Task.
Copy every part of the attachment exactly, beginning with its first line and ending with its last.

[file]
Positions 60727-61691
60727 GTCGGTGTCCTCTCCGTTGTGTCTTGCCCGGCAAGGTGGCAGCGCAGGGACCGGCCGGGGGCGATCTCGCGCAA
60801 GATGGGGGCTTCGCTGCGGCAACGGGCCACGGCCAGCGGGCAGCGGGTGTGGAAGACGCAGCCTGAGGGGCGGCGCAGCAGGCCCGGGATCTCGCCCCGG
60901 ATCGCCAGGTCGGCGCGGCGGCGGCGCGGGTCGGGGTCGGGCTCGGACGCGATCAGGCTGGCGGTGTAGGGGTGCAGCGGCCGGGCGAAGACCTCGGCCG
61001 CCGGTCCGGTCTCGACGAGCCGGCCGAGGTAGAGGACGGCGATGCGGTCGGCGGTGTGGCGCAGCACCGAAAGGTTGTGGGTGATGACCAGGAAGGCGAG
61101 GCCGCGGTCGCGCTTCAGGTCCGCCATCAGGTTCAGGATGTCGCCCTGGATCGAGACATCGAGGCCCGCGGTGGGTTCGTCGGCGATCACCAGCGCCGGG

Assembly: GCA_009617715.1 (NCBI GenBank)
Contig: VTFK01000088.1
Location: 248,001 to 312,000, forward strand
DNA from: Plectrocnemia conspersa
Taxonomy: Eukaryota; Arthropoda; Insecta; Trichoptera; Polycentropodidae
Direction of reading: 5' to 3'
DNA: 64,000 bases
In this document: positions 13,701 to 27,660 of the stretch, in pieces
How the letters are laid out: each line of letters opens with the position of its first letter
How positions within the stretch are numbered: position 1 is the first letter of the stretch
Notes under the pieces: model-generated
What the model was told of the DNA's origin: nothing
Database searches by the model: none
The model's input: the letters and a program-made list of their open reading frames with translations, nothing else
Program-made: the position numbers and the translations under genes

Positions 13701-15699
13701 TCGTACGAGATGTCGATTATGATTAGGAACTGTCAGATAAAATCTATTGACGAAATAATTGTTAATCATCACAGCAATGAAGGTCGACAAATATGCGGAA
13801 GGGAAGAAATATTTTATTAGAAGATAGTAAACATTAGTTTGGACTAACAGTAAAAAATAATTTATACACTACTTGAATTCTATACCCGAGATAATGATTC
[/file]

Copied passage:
Positions 60727-61691
60727 GTCGGTGTCCTCTCCGTTGTGTCTTGCCCGGCAAGGTGGCAGCGCAGGGACCGGCCGGGGGCGATCTCGCGCAA
60801 GATGGGGGCTTCGCTGCGGCAACGGGCCACGGCCAGCGGGCAGCGGGTGTGGAAGACGCAGCCTGAGGGGCGGCGCAGCAGGCCCGGGATCTCGCCCCGG
60901 ATCGCCAGGTCGGCGCGGCGGCGGCGCGGGTCGGGGTCGGGCTCGGACGCGATCAGGCTGGCGGTGTAGGGGTGCAGCGGCCGGGCGAAGACCTCGGCCG
61001 CCGGTCCGGTCTCGACGAGCCGGCCGAGGTAGAGGACGGCGATGCGGTCGGCGGTGTGGCGCAGCACCGAAAGGTTGTGGGTGATGACCAGGAAGGCGAG
61101 GCCGCGGTCGCGCTTCAGGTCCGCCATCAGGTTCAGGATGTCGCCCTGGATCGAGACATCGAGGCCCGCGGTGGGTTCGTCGGCGATCACCAGCGCCGGG

Assembly: GCA_009617715.1 (NCBI GenBank)
Contig: VTFK01000088.1
Location: 248,001 to 312,000, forward strand
DNA from: Plectrocnemia conspersa
Taxonomy: Eukaryota; Arthropoda; Insecta; Trichoptera; Polycentropodidae
Direction of reading: 5' to 3'
DNA: 64,000 bases
In this document: positions 13,701 to 27,660 of the stretch, in pieces
How the letters are laid out: each line of letters opens with the position of its first letter
How positions within the stretch are numbered: position 1 is the first letter of the stretch
Notes under the pieces: model-generated
What the model was told of the DNA's origin: nothing
Database searches by the model: none
The model's input: the letters and a program-made list of their open reading frames with translations, nothing else
Program-made: the position numbers and the translations under genes

Positions 13701-15699
13701 TCGTACGAGATGTCGATTATGATTAGGAACTGTCAGATAAAATCTATTGACGAAATAATTGTTAATCATCACAGCAATGAAGGTCGACAAATATGCGGAA
13801 GGGAAGAAATATTTTATTAGAAGATAGTAAACATTAGTTTGGACTAACAGTAAAAAATAATTTATACACTACTTGAATTCTATACCCGAGATAATGATTC